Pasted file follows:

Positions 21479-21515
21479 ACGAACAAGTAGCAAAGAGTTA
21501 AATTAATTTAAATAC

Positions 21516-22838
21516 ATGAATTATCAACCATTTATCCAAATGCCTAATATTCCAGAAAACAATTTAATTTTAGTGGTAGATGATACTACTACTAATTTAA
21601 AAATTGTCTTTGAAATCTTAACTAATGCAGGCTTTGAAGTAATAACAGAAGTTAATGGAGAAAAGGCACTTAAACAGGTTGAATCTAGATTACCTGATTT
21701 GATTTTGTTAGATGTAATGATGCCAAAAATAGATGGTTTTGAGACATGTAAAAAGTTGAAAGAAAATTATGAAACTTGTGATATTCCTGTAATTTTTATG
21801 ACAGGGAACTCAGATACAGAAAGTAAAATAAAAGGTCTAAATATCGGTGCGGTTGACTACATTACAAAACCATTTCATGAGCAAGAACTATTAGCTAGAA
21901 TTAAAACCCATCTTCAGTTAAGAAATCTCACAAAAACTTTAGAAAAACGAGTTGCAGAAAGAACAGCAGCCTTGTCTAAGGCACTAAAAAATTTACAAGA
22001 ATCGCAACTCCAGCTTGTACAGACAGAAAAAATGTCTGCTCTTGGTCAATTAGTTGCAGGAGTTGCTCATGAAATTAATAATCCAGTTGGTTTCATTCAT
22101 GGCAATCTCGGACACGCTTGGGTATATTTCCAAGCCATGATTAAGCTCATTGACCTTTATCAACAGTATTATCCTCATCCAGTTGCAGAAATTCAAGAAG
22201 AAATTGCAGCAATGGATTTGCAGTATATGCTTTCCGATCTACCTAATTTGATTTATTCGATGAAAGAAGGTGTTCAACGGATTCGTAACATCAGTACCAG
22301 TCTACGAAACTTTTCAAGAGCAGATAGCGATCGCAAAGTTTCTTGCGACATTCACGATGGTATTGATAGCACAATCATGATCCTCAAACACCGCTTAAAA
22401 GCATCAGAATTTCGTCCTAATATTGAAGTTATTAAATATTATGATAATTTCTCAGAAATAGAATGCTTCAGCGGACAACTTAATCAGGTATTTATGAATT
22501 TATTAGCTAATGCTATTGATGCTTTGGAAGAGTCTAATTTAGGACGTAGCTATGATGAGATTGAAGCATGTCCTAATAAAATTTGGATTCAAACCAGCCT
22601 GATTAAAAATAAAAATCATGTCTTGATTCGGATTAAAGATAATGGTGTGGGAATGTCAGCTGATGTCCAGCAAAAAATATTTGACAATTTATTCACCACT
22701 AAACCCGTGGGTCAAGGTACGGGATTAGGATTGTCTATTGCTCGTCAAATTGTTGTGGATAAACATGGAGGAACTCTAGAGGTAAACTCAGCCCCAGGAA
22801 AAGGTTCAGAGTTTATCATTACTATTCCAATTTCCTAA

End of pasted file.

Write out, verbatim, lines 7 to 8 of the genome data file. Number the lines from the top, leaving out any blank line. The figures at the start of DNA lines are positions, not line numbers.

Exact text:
21701 GATTTTGTTAGATGTAATGATGCCAAAAATAGATGGTTTTGAGACATGTAAAAAGTTGAAAGAAAATTATGAAACTTGTGATATTCCTGTAATTTTTATG
21801 ACAGGGAACTCAGATACAGAAAGTAAAATAAAAGGTCTAAATATCGGTGCGGTTGACTACATTACAAAACCATTTCATGAGCAAGAACTATTAGCTAGAA